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The Federal Government on Wednesday approved a N272 million contract for consultancy services for the feasibility study and conceptual design of Lots Four, Five, and Six of the Abuja Rail Mass Transit System.
This was the outcome of the Federal Executive Council (FEC) meeting presided over by President Goodluck Jonathan at the Council Chamber of the Presidential Villa, Abuja.
The Supervising Minister of Information, Mr Nurudeen Mohammed, who briefed State House correspondents at the end of the meeting, said the contract was awarded to Ladiom Associates with a completion period of 12 months.
“The Federal Capital Territory Rail Mass Transit system is designed primarily as a mover of people within and between the satellite towns and the different phases of the city.
“There is a provision of N280 million in the 2014 FCT Statutory Appropriation for the project.
“The projects, upon completion, will reduce traffic congestion, shorten journey distance and reduce pressure on existing public transport services.
“The project will also provide employment opportunities to about 5,000 skilled and unskilled workers, while about 4,500 skilled workers will be engaged in the direct operation of the system on completion.”
The supervising minister said the FCT Rail Mass Transit System would be integrated with the planned national rail network.
The Minister of the Federal Capital Territory, Mr Bala Mohammed, who also briefed newsmen, said that everything about the project was on course in terms of the financial plan.
“Lot Four will carry passengers from Kuje to Karshi; Lot 5 from Kubwa to Bwari because there must be some provision for crisscrossing of commuters within the city.
“Lot 6 will carry people from the airport to Kuje and Gwagwalada up to Dobi, a satellite town that is far off Gwagwalada. That will complete the feasibility studies that we are set to do.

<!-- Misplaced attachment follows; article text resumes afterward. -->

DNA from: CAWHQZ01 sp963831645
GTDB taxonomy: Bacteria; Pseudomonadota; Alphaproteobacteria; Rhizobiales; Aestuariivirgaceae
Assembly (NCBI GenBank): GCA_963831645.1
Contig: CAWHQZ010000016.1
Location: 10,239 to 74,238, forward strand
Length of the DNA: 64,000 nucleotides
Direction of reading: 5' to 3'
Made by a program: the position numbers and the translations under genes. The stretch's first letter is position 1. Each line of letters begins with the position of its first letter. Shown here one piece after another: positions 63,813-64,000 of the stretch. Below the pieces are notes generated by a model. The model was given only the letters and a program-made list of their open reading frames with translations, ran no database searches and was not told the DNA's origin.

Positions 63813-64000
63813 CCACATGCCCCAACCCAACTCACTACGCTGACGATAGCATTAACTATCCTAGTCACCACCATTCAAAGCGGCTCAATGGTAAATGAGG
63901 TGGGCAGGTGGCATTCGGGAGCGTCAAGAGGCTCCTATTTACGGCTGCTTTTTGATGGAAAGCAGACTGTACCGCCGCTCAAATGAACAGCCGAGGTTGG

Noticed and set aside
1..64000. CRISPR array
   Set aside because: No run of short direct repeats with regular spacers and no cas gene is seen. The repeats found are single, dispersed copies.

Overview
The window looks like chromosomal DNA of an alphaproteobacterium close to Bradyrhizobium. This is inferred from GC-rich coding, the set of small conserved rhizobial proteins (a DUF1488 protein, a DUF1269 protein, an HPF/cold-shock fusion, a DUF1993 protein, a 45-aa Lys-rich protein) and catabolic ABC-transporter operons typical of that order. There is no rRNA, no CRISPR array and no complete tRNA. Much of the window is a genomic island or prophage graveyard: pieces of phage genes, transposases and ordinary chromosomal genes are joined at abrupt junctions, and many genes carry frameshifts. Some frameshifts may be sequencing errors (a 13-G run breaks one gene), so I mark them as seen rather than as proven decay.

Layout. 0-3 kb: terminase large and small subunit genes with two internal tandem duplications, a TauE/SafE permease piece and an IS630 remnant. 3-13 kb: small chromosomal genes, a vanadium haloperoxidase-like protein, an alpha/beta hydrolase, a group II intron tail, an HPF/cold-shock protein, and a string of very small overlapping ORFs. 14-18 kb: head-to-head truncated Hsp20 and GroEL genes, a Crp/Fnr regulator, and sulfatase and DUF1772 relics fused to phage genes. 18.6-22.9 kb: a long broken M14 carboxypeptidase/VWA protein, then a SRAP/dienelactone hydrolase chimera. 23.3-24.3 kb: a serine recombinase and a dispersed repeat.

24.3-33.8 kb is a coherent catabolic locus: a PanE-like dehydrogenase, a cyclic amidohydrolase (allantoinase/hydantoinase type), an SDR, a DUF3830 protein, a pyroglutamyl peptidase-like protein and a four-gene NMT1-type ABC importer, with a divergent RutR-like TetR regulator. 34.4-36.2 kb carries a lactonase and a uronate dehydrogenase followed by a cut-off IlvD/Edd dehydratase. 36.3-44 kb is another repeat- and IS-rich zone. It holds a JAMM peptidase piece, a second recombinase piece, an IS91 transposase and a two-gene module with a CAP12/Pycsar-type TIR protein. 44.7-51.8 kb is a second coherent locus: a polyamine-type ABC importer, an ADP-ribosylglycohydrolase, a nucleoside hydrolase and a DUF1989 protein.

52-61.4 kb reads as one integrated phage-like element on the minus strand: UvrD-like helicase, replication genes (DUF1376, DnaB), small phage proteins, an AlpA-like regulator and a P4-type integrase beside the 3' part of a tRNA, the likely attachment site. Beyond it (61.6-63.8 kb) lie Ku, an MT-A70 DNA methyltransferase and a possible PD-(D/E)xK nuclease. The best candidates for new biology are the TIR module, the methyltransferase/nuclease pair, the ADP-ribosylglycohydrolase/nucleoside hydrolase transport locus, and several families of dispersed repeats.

“You are aware we are executing the Lots One and Three and we have gone 60 per cent. Everything about the project is on course in terms of the financial plan.
“What we are doing now is to start building the stations – 13 in number – that are going to be used by the passengers. So, everything about the light rail is on course.
“Lot Two is the most viable one. Already, we have gotten expression of interest from the organised private sector to do it, which is very significant to us as a government as a mark of confidence shown in Nigeria and in Abuja because it is a bankable project and the passengers are there because it is going to provide rail transportation from Nyanya to the city centre up to Kubwa.
“In fact they (investors) are struggling for that.
“For the Lots Four, Five and Six, that is why we are doing the feasibility study. We want to run away from the previous practice where contracts were awarded on the basis of conceptual design.
“This time around, we are coming with the engineering design and the bill of quantities before we go to tender.”